The Academy of Clinical Laboratory Physicians and Scientists (ACLPS) established the Paul E. Strandjord Young Investigator Awards Program in 1979 to encourage students and trainees in laboratory medicine to consider academic careers.
Each year, a call for abstracts is sent to each member, inviting submission of scientific papers. All submitted abstracts are peer reviewed by a committee of ACLPS members. Young Investigator Award recipients are granted free registration to the annual meeting, reimbursement for a portion of travel expenses, and the opportunity to present their scientific work before an audience of peers and mentors.
Hemamalini Ketha, Ph.D., Mayo Clinic resident for Clinical Chemistry, sponsored by Alicia Algeciras-Schimnich, Ph.D., and Maria Willrich, Ph.D., Mayo Clinic resident for Clinical Biochemistry, sponsored by Nikola Baumann, Ph.D., both received a 2014 Young Investigator Award.
A brief summary of their abstracts are below.
Parathyroid Hormone (PTH) Measurement in Fine-Needle Aspiration Biopsy (FNAB) Washings Identifies Parathyroid Tissue With High Specificity
Hemamalini Ketha, Michael A. Lasho, and Alicia Algeciras-Schimnich.* Department of Laboratory Medicine and Pathology, Mayo Clinic, Rochester, MN.
Measurement of PTH in fine-needle aspirate biopsy (FNAB) washings following ultrasound-guided biopsy has gained popularity as a means to provide localization of suspected parathyroid lesions and to differentiate parathyroid tissue from thyroid nodules. Interpretation of the PTH concentration in the washout will be influenced by the collection volume, collection technique, and the PTH assay used. The objective was to establish a diagnostic cutoff for PTH in FNAB needle washings that identifies parathyroid-derived tissue with 100% specificity.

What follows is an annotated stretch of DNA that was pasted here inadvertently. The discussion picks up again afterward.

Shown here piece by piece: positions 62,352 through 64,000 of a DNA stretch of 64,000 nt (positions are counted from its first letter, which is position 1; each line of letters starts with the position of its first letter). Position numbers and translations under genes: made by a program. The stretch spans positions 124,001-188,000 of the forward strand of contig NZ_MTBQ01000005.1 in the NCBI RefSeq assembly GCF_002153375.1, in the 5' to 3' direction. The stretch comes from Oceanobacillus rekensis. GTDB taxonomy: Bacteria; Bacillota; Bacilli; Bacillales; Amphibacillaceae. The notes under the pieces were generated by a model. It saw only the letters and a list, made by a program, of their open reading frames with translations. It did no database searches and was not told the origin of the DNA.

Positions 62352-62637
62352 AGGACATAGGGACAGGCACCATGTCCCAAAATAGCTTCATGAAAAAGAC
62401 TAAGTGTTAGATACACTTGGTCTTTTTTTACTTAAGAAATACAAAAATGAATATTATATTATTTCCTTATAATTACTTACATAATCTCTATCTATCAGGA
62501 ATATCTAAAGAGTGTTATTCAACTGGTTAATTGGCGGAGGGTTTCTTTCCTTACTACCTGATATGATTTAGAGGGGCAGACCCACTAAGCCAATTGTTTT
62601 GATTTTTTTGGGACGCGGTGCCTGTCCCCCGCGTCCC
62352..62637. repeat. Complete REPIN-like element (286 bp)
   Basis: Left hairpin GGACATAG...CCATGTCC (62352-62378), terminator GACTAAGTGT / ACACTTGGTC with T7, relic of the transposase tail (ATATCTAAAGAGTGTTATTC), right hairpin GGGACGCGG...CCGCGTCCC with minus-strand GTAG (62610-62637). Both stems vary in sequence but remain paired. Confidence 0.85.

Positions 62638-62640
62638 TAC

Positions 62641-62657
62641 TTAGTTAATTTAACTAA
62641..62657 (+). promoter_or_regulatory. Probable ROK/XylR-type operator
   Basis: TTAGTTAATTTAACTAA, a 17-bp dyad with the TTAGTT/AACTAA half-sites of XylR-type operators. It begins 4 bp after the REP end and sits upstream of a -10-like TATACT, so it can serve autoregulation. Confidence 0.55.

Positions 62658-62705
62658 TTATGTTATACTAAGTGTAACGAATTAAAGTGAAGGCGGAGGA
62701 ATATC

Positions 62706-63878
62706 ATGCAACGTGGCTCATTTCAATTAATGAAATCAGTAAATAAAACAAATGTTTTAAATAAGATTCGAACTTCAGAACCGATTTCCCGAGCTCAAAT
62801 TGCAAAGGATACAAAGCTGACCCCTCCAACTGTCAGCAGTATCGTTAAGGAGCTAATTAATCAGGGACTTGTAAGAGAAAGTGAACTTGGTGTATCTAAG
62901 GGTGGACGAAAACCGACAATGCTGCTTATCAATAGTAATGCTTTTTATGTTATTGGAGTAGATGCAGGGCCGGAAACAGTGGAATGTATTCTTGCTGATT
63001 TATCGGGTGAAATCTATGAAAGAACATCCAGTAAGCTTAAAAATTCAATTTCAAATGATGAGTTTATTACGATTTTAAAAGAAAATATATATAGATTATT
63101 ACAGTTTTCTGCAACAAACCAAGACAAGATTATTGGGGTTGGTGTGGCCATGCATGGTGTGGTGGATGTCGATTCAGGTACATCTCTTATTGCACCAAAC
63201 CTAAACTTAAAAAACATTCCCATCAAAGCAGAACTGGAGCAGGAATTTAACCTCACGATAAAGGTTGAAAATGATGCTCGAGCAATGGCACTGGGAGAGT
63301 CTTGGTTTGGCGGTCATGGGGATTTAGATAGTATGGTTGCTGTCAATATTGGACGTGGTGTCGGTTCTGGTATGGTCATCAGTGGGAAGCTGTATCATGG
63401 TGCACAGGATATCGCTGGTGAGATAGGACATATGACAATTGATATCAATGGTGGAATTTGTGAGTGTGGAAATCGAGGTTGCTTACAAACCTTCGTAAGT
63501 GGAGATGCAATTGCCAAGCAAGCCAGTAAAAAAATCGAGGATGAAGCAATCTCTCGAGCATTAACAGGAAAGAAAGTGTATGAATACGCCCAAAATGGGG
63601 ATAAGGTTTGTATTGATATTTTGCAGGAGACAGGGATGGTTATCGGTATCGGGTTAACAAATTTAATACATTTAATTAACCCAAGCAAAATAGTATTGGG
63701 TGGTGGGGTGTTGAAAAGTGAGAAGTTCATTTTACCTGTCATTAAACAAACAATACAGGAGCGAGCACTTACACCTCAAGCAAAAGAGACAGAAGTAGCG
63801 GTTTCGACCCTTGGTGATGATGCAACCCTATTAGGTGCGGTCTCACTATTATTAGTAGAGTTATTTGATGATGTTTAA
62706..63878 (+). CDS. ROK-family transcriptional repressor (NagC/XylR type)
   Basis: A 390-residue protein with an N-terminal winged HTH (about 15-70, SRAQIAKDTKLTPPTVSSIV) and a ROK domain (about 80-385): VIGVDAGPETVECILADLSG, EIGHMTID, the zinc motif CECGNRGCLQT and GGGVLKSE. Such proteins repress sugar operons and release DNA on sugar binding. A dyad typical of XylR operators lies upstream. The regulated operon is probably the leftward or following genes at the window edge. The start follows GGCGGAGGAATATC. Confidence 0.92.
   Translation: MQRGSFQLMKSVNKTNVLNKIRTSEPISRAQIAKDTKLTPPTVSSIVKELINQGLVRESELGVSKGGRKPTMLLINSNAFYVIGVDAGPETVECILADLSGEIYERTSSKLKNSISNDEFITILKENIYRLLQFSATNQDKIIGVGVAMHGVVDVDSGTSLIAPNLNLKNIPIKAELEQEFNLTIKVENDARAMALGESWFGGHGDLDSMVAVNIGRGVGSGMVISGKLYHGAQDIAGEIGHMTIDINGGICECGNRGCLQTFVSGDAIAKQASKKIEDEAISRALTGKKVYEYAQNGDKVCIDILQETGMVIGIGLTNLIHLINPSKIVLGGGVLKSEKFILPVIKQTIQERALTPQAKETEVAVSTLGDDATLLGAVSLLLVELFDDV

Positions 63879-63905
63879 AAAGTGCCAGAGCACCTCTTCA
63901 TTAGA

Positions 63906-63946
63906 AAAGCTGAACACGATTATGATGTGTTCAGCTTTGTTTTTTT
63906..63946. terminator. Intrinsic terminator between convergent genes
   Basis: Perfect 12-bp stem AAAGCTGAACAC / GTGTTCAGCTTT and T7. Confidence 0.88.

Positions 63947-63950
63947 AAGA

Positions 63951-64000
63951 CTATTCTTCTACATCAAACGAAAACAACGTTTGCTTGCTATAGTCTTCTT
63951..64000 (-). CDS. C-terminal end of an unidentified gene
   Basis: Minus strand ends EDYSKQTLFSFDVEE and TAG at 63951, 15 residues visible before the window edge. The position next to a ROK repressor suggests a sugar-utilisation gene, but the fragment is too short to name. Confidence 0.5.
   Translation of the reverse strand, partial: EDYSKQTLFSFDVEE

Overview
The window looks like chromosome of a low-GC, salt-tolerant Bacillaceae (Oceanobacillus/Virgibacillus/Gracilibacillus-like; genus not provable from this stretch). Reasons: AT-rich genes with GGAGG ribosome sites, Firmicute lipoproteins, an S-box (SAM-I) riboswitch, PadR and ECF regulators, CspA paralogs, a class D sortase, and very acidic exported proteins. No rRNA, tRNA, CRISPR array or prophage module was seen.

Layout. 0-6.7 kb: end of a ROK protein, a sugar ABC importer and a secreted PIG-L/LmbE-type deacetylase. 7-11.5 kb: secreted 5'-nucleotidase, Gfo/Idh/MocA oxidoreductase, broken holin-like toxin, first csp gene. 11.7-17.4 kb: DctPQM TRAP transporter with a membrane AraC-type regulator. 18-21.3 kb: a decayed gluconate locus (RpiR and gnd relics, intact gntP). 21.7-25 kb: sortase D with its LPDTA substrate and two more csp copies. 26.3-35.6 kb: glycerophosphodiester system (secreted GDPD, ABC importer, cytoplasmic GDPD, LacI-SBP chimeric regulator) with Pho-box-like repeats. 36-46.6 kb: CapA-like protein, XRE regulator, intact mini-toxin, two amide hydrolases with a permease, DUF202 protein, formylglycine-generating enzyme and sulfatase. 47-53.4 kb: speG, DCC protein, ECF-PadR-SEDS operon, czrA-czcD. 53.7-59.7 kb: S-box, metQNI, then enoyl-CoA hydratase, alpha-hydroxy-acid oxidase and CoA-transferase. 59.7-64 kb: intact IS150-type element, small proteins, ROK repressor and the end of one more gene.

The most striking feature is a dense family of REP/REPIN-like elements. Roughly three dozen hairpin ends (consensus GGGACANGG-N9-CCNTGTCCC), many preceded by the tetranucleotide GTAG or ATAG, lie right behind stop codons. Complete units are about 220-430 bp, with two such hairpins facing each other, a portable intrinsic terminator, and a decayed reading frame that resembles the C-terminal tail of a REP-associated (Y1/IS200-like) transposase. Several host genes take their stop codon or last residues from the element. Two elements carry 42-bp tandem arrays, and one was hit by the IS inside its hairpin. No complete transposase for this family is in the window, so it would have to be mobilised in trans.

Failure of Laboratories to Supplement Aminotransferase Assays with Pyridoxal 5′ Phosphate Leads to Discrepant Results: A Case Report and Investigation of Discrepant Serum AST and ALT Activity in Patient Subgroups
John R. Mills,1 Craig A. Wittwer,1 Dina N. Greene,2 Lynn A. Cheryk,1 Darci R. Block,1 and Nikola A. Baumann.1* 1Department of Laboratory Medicine and Pathology, Mayo Clinic, Rochester, MN, and 2Kaiser Permanente, TPMG Northern California Regional Laboratory, Berkeley, CA.
The IFCC recommends that aspartate aminotransferase (AST) and alanine aminotransferase (ALT) assays include pyridoxal-5′-phosphate (P5P/vitamin B6), a cofactor required for maximal activity. Despite these recommendations, the 2013 CAP proficiency testing survey showed <5% of laboratories with Roche chemistry analyzers reported using P5P-supplemented reagents. We present a case report of a patient with P5P deficiency and macroenzyme AST who presented with discrepant AST results from several laboratories, leading to unnecessary workup and additional testing. The objectives of this study were to compare serum AST and ALT measurements using reagents with or without P5P and assess the clinical impact in the general patient population, in patients with P5P deficiency, and in patients with macroAST.
Serum Total B12, Holotranscobalamin, and Methylmalonic Acid in the Diagnosis of Vitamin B12 Deficiency
Jeffrey W. Meeusen, Maria A. Willrich, Nikola A. Baumann,* and Alicia Algeciras-Schimnich.* Department of Laboratory Medicine and Pathology, Mayo Clinic, Rochester, MN.
Early detection of vitamin B12 (B12) deficiency is essential to prevent potentially serious complications. The biochemical evaluation for B12 deficiency includes measurement of total B12 and methylmalonic acid (MMA). The use of total B12 as the first line for screening is limited by its low sensitivity. MMA is increased in individuals with B12 deficiency but lacks specificity, especially in patients with impaired renal function, limiting its utility. Recently, assays for holotranscobalamin (holoTC), the bioavailable protein-B12 complex, have become commercially available. However, the utility of holoTC in the detection of B12 deficiency is controversial. The objective was to evaluate the performance of B12, holoTC, and MMA in identifying B12 deficiency. Methods: Study cohorts included healthy individuals (n = 210) and patients undergoing B12 deficiency evaluation (n = 239).
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